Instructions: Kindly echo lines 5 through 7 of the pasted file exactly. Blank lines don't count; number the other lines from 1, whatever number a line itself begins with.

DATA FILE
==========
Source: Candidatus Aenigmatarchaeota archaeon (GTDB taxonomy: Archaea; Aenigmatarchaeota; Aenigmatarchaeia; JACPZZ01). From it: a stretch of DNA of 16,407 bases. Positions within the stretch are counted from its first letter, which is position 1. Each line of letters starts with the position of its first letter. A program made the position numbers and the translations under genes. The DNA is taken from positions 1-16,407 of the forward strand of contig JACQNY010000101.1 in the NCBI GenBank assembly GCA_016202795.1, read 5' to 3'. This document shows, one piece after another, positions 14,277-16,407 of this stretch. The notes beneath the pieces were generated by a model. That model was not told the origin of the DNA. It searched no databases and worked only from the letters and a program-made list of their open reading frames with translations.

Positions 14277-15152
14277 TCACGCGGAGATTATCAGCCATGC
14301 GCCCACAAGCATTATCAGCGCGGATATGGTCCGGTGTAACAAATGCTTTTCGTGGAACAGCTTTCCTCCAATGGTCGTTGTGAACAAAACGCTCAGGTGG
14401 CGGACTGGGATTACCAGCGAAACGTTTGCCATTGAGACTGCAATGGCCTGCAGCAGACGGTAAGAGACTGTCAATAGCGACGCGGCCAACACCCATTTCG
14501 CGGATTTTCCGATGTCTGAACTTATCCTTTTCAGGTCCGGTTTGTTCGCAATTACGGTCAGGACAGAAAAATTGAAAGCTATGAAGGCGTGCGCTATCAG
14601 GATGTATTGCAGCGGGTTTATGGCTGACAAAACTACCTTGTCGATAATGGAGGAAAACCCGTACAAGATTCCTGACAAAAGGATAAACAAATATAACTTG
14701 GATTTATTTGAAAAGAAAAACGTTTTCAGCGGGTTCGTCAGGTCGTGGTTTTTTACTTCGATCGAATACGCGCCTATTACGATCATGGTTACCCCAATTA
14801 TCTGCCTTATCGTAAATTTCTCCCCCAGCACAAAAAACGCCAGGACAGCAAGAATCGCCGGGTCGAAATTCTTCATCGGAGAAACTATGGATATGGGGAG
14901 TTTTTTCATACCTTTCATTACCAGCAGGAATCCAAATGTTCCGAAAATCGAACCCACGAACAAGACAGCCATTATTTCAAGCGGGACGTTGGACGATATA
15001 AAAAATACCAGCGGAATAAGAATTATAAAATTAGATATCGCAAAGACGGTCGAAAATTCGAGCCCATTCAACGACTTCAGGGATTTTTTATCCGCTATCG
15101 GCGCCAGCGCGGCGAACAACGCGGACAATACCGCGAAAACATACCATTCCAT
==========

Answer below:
14401 CGGACTGGGATTACCAGCGAAACGTTTGCCATTGAGACTGCAATGGCCTGCAGCAGACGGTAAGAGACTGTCAATAGCGACGCGGCCAACACCCATTTCG
14501 CGGATTTTCCGATGTCTGAACTTATCCTTTTCAGGTCCGGTTTGTTCGCAATTACGGTCAGGACAGAAAAATTGAAAGCTATGAAGGCGTGCGCTATCAG
14601 GATGTATTGCAGCGGGTTTATGGCTGACAAAACTACCTTGTCGATAATGGAGGAAAACCCGTACAAGATTCCTGACAAAAGGATAAACAAATATAACTTG